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Re: Could Tyrannosaurus Rex jump?
Asking for a friend. What's the consensus? Has anyone tried to tackle this
It is not too difficult to do a back-of-the-envelope estimate of this.
According to our paper
Gatesy, Stephen M., Martin Bäker, and John R. Hutchinson. "Constraint-based
exclusion of limb poses for reconstructing theropod dinosaur locomotion." Journal of
Vertebrate Paleontology 29.2 (2009): 535-544.
you can expect a max. force of a single T. rex leg of about 1.5 body
mass. You get this when the leg is still fairly straight, bent about
50cm or so compared to a fully stretched leg. So if you assume for
simplicity that the force is constant throughout (this is an
overestimate), with a single leg you could get enough energy to jump
75cm high; perhaps a bit more if you do some tricks with your tail, ot
if you bend down further (but too much bending is not possible).
Jumping with both legs wuld roughly double this.
So overall, a jump of 1meter or a bit more seems realistic, but since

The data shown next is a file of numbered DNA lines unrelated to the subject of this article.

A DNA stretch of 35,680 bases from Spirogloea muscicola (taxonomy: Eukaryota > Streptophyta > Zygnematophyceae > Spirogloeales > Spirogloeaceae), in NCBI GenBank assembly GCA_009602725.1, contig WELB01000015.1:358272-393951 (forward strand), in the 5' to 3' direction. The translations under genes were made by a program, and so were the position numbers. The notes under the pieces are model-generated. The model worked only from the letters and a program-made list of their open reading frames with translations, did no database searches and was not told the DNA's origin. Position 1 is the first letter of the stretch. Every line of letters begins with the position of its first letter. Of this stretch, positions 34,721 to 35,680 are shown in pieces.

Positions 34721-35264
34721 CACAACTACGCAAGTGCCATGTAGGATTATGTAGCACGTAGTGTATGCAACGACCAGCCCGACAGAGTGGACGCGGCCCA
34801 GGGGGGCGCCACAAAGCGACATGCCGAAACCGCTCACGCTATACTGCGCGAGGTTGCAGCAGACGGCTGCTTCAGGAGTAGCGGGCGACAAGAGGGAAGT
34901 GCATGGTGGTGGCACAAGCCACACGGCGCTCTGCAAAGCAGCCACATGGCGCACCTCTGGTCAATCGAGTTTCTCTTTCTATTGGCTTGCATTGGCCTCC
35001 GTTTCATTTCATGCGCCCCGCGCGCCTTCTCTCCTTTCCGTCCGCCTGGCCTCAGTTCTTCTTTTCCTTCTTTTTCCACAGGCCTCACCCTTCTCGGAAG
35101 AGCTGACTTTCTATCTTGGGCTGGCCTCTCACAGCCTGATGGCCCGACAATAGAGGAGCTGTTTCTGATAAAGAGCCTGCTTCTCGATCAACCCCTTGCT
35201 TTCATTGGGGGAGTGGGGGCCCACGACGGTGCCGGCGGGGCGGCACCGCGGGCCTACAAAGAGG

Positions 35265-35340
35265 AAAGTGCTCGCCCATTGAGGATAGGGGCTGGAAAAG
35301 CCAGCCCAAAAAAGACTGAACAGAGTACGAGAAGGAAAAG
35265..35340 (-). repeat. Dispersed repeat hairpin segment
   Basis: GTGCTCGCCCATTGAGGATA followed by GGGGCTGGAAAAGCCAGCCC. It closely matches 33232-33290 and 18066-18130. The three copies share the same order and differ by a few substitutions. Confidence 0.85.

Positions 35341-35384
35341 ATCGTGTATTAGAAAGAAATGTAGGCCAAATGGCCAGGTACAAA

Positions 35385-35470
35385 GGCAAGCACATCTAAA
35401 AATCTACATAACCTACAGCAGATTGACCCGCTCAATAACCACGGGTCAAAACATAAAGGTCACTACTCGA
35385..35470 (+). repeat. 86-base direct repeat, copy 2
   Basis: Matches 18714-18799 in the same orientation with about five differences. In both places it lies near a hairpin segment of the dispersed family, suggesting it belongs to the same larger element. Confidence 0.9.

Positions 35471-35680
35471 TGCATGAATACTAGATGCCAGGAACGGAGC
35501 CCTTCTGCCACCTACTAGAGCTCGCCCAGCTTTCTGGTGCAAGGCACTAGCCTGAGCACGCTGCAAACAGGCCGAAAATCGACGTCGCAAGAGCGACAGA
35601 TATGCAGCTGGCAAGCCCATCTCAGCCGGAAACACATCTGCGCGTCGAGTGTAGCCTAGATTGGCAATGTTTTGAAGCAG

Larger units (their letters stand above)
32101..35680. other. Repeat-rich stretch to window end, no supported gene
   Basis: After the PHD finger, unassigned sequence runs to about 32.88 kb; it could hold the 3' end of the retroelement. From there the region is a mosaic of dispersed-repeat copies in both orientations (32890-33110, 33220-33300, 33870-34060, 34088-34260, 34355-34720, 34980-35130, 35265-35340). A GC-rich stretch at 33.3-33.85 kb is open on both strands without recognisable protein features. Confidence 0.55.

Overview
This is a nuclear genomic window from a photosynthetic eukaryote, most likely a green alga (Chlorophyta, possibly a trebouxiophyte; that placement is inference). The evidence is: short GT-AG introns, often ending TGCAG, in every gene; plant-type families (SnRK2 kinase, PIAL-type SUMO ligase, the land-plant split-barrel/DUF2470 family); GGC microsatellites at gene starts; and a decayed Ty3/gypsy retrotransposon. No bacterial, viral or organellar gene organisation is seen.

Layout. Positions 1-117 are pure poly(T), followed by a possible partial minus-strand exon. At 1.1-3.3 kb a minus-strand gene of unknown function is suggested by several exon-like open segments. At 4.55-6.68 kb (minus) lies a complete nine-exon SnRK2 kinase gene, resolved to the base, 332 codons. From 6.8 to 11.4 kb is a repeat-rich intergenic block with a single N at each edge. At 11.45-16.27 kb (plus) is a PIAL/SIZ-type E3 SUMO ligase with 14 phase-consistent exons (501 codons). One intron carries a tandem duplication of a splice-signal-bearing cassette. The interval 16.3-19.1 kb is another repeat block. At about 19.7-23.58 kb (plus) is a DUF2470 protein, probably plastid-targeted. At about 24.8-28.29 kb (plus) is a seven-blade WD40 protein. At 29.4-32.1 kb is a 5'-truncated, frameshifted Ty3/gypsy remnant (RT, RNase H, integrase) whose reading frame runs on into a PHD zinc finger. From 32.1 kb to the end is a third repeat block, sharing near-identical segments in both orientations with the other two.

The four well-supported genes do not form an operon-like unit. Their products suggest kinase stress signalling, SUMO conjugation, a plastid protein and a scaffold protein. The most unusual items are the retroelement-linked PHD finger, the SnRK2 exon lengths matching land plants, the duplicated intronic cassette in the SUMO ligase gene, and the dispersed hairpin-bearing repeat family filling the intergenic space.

the T. rex could overcome that height difference with a simple step,
there's probably no need to run.
In general, it should also be taken into account that a simple scaling
estimate shows that all animals should jump to roughly the same
height: muscle force scales as area (with length of animal squared),
the energy is force multiplied by length, so total energy is
proportional to l**3, as is mass. Using the potential energy equation
W=m g h, the l**3-term cancels out.
(Of course special adaptations can change this simple picture. Please
also note that jumping height is always to be calculated relaive to
the position of the center of mass - a human jumping over a 2m bar
raises her center of mass only by a bit more than a meter.)
Hope this helps a bit,
Priv.-Doz. Dr. Martin Bäker
Institut für Werkstoffe
Technische Universität Braunschweig
Langer Kamp 8